Saturday, 28 April 2012

Orifxon Xatamov - A great master of the Maqam tradition of Uzbekistan


Although only very few visitors of this blog seam to be interested in the classical music of Uzbekistan - for me the last musical treasure still to discover - I can't help it to post some more treasures from it. In the last 15 years a small number of excellent CDs have been published in the west, mainly in France. But still the older - and in my opinion more interesting - singers from this tradition are almost completely unknown outside of Uzbekistan or Tajikistan. Earlier we had already presented here Mamurjan Uzakov, Fattohxon Mamadaliev, a double LP of masters from the Ferghana Valley and a complete Shashmaqam. In the future we will post some more legendary singers from that area.
Now we present one of the greatest masters: Orifxon Xatamov (his name is given sometimes also as Orif or Arif Xatamov, and both versions can appaer in different spellings). I downloaded these (and many more) recordings a while ago from some Uzbek websites and put them for myself on CDs. Here we offer one of these CDs. These recordings are probably from the 1960s, 1970s or 1980s and were probably published originally as Melodiya LPs during Sowjet times. The cover picture above does not correspond to the content (although the song which gave the album the title appears here). If I remember right I downloaded the picture about 10 years ago and it looks like the cover of a cassette. 
Orifxon Xatamov (born 1924 or 1925) belongs to the Maqam tradition of the Ferghana Valley and was a student of the legendary Jurakhan Sultanov (1912-1977), who was also the teacher of Mamurjan Uzakov. Theodore Levin devoted a very beautiful chapter to Orifxon Xatamov in his very interesting book "The Hundred Thousand Fools of God - Musical Travels in Central Asia". Some excerpts from this chapter, named "The Avatar of a Master", which is based on talks with the master in the early 1990s, can be read hereOrifxon Xatamov is depicted here as a master musician deeply rooted in the musical and spiritual (Sufi) traditions of his country. 
For anybody interested in these musical traditions it's worthwhile to get this book, though I don't agree with all statements of the author, especially not the one regarding Shashmaqam. He must have heard mostly later versions, performed by much bigger ensembles.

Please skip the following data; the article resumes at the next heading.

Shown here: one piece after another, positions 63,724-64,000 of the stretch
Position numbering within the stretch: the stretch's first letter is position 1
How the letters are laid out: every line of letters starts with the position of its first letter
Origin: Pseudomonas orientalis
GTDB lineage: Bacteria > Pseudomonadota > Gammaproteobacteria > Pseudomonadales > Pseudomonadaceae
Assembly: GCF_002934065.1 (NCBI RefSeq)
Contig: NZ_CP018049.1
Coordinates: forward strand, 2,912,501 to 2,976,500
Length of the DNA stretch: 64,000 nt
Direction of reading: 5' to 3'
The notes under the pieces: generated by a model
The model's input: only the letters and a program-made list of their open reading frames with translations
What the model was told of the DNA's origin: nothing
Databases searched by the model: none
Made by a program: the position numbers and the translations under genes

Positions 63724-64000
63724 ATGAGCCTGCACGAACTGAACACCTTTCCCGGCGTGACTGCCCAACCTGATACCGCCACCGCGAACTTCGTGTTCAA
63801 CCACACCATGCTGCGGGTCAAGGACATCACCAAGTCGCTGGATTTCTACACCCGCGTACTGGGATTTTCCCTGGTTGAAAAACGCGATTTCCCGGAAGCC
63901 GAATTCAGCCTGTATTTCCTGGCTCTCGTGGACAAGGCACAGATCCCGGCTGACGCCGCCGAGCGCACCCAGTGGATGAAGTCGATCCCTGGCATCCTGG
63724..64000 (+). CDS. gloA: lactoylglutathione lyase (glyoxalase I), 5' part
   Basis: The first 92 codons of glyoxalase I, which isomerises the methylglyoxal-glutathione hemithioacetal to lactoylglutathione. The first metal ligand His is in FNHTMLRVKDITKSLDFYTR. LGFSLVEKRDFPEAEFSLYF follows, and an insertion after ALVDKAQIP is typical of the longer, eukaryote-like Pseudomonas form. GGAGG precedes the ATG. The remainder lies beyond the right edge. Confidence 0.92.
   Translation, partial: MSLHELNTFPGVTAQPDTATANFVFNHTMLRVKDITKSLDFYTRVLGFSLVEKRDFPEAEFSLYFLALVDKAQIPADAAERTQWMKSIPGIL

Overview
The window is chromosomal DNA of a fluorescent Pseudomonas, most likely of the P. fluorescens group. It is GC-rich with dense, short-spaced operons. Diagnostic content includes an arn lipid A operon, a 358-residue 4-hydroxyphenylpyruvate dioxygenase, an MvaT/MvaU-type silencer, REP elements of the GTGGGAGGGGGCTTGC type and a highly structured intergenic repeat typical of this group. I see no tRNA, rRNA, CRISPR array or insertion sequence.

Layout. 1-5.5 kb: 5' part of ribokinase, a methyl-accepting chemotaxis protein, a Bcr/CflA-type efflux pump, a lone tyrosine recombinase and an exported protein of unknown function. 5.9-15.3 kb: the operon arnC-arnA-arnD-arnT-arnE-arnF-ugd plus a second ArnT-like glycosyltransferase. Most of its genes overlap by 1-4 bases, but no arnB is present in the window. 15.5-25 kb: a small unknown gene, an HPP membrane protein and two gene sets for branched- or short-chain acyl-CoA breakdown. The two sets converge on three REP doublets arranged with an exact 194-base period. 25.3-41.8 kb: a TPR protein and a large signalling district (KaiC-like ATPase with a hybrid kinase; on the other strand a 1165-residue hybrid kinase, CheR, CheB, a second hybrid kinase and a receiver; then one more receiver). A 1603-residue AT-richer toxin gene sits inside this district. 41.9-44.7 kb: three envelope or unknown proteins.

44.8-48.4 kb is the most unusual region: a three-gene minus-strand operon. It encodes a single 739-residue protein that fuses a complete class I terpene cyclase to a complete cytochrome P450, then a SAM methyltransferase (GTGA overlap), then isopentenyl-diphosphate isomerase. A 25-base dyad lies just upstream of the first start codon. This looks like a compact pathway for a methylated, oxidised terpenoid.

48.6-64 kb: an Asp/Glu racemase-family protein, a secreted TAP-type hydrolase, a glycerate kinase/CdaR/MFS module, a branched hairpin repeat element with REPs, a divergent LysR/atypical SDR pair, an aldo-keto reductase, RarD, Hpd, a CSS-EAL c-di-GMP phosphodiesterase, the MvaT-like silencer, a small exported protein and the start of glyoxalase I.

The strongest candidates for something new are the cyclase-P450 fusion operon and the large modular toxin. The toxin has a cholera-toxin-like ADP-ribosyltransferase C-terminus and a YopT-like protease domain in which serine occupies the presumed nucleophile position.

01 Aqli rasolaring (4:51)
02 Buxoro Iroqning Sokinomasi (6:03)
03 Guluzorim (7:31)
04 Kam-kam (3:48)
05 Mehr Ruhsoring (6:11)
06 Qarab Qo'y (4:39)
07 Qoshi Yosinmu Deyin (5:44)
08 Sallamno (4:30)
09 Sani Layli (4:39)
10 Senziz (4:38)
11 Yolg'on Demang (3:52)
12 Bo’lmaydi (5:29)
13 Ishqingda Zor (6:00)

8 comments:

John B said...

There is a portrait of Arif (sic) Xatamov T. Levin, The Hundred Thousand Fools of God (Indiana U Press, 1996), 69-76.

Doug Young said...

My interest has grown with the Uzbekistan music on this site. Thanks

Tawfiq said...

Dear John,
thank you very much. I completely forgot to check this book. In effect it's a very beautiful chapter. I will incorporate the info into my post.
Best
Tawfiq

Giri Mandi said...

Ah, shahbaz! Being one of those few, I send my gratitude for your commitment (and for all your fantastic sharing). Wa billahi at-tawfiq!

Anonymous said...

yeah, i love it! having gotten first into Indian classical, that led eventually to Persian classical, and that now leads me to some of the less well-represented parts of their former empire, and related people's with whom influence was shared. This is one reader who notices and appreciates the more rare and obscure (on this side of the world, anyway) posts...
=)

AmbroseBierce said...

Ah, wonderful! Thanks once more, Tawfiq!

David said...

... And another thank you from me. Always a pleasure to hear the old masters, and I've not heard much of Orif yet. I must finish reading the book too - had to buy my own copy after the library one went back, and somehow forgot to keep reading!! :-P

roberth said...

i just found your site. i love this music. and i found the book 100,000 fools of god about 5 years ago at a library book sale. excellent.
thanks for the treasures
robert